Picture, if you will, a picturesque village called Little Shendon, suddenly caught up in dealing with a murder of one of its citizens — not a particularly well-liked one at that. Which makes it all the more intriguing because the list of suspects becomes very long. This tantalizing tale unfolds with twists and turns to find out whodunit to Mr. Bartholomew Fynche, the murdered shopkeeper.

Fear grips the community as the investigation slowly progresses. Everyone is interviewed; everyone is suspect! From his housekeeper to Lady Armstrong and her household staff. Or could it be the shy librarian new in town? Or the defiant retired army major and his ladyfriend, the post mistress? Or perhaps the weird sisters who live on the edge of town? Then there is the couple who own the local inn and pub, along with the two Americans who are staying there? Even the vicar and his wife fall under the gloom of suspicion.

Uncertainty, wariness, and terror reign as neighbors watch neighbors to discover the evil that permeates their upturned lives. No one feels safe in this charming little village. Who is the murderer? And why was this strange uncivil man dispatched in such a seemingly civil community?

A murder mystery that will keep you reading until you learn the details, uncovered by Police Inspector Stanley Burgess and his two amateur detectives, Sir Victor Hazlitt and Beresford Brandon. The three sift methodically through the Alibis and life stories of the suspects until they uncover…

You are challenged to discover the culprit before the last few pages. And no fair looking ahead — it’s the journey that proves the most enticing.

And here’s an extract from the novel:

Chapter One – A Killing in The Bygone Era

BARTHOLOMEW FYNCHE LEANED OVER HIS DESK, adjusted his pince-nez and peered down at the document on his desk. He gave a series of grunts, which culminated in a long “Hmmm”.

He scratched a brief note on the pad in front of him. He always used a pen and ink because he did not approve of ballpoint pens and regarded them as signs of an uncivilized society.

Mr. Fynche turned his attention to the small jade horse in front of him, running his fingers over it gently, almost lovingly. He frowned, took a deep breath, and removed a key from around his neck. He unlocked a drawer to his desk, placed the small statue inside and carefully locked it again.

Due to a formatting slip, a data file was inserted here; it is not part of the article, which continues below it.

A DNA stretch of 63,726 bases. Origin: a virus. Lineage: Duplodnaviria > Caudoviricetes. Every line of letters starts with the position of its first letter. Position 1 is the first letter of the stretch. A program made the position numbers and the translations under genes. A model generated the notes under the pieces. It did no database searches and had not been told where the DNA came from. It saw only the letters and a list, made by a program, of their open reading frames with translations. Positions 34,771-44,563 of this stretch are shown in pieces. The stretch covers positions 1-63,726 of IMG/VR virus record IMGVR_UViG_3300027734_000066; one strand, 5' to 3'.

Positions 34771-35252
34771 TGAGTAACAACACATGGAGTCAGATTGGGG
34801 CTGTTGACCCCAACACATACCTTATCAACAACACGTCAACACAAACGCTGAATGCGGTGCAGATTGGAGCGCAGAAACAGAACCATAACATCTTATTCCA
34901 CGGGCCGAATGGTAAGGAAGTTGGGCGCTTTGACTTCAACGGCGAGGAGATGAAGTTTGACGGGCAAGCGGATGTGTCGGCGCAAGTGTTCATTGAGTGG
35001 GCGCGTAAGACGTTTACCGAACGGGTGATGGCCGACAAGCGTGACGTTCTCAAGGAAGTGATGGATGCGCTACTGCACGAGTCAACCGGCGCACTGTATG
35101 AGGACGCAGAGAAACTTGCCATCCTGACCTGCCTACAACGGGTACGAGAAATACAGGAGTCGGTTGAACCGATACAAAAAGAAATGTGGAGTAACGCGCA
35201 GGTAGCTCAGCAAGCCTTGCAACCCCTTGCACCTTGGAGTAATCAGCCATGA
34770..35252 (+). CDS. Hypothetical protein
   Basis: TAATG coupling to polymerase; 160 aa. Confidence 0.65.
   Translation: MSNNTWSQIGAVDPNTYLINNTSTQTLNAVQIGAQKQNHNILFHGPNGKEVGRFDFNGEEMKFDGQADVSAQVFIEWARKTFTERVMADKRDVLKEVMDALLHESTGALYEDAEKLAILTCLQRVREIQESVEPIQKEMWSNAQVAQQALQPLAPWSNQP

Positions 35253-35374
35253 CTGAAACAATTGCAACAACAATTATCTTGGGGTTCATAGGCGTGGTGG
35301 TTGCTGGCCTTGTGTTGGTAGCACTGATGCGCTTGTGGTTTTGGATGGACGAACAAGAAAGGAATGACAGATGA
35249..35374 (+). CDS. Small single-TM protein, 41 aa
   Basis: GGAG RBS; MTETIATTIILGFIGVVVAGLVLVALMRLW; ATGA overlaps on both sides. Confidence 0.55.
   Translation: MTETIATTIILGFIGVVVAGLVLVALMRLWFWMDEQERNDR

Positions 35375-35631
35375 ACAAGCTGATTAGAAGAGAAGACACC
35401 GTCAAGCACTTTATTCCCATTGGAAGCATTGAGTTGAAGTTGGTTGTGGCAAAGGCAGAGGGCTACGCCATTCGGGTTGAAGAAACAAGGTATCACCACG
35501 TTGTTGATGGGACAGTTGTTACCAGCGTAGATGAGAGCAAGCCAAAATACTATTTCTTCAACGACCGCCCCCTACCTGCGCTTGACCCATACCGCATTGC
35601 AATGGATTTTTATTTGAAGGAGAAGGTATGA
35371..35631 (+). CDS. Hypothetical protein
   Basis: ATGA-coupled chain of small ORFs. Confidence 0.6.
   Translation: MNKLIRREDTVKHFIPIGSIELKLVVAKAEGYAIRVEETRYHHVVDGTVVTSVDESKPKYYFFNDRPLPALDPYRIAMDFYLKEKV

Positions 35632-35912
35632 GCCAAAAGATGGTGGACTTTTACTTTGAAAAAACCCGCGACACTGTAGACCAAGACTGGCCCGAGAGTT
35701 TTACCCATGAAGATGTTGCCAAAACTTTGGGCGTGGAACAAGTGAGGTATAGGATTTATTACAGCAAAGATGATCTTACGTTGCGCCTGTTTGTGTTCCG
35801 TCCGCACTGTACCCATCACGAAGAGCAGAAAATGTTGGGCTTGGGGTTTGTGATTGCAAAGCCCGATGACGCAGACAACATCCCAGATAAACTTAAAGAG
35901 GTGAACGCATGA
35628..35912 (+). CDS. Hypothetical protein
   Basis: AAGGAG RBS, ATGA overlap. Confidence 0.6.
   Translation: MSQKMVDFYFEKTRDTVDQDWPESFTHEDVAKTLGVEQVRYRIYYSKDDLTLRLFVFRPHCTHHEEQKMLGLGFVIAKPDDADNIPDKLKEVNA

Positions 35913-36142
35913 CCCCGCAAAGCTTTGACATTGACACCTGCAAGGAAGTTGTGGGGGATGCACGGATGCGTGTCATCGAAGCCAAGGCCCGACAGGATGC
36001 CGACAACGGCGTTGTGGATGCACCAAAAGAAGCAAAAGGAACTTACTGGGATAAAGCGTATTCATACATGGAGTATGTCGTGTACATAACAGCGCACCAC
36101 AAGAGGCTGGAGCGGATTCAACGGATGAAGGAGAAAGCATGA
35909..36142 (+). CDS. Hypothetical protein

He glanced at the French Ormolu clock on the wall before consulting his watch, and pursed his lips together in annoyance. He didn’t like people who were not punctual. Time was money, and his time was particularly precious.

The retired Mr. B. Fynche had been involved in a number of most interesting exploits in his life, not the least of which involved his extraordinary knowledge of rare documents, famous objets d’art, and rare paintings. It was rumored that he had been involved with MI5 just after the war, but no one was quite certain about this. Nowadays he puttered fairly contentedly in his antique shop, which he had named The Bygone Era.

He did the occasional appraisal for some local villagers and was occasionally persuaded to go into London (a trip he detested) to authenticate something or other for the odd client he had. He was, as far as anyone knew, unmarried, quite without family, with the exception of a sister who was rumored to live in New Zealand and a brother who was deceased.

At first glance, Fynche’s little shop seemed to be an untidy mass of bric-a-brac, consisting of small statues, framed documents, interesting looking things in glass cases, paintings of all descriptions, prints, watches, chains and… much much more. Mr. Fynche however, knew exactly where everything was, referring to it on occasion as organized clutter.

Today was Thursday, better known as early closing day when most if not all the shops in the village closed about noon, and The Bygone Era was no exception. Fynche liked to lock the doors, put up the CLOSED sign and busy himself with his latest project, and he had many of those.

The little man glanced down once again at some notes he had made. For the first time in his life, he was not quite sure how to deal with this. Probably the best policy was to be frank and explain that this was not something with which he chose to be involved. He scratched the back of his head thoughtfully. Perhaps no mention of the police should be made at this juncture, for he felt instinctively that he would have to be careful here.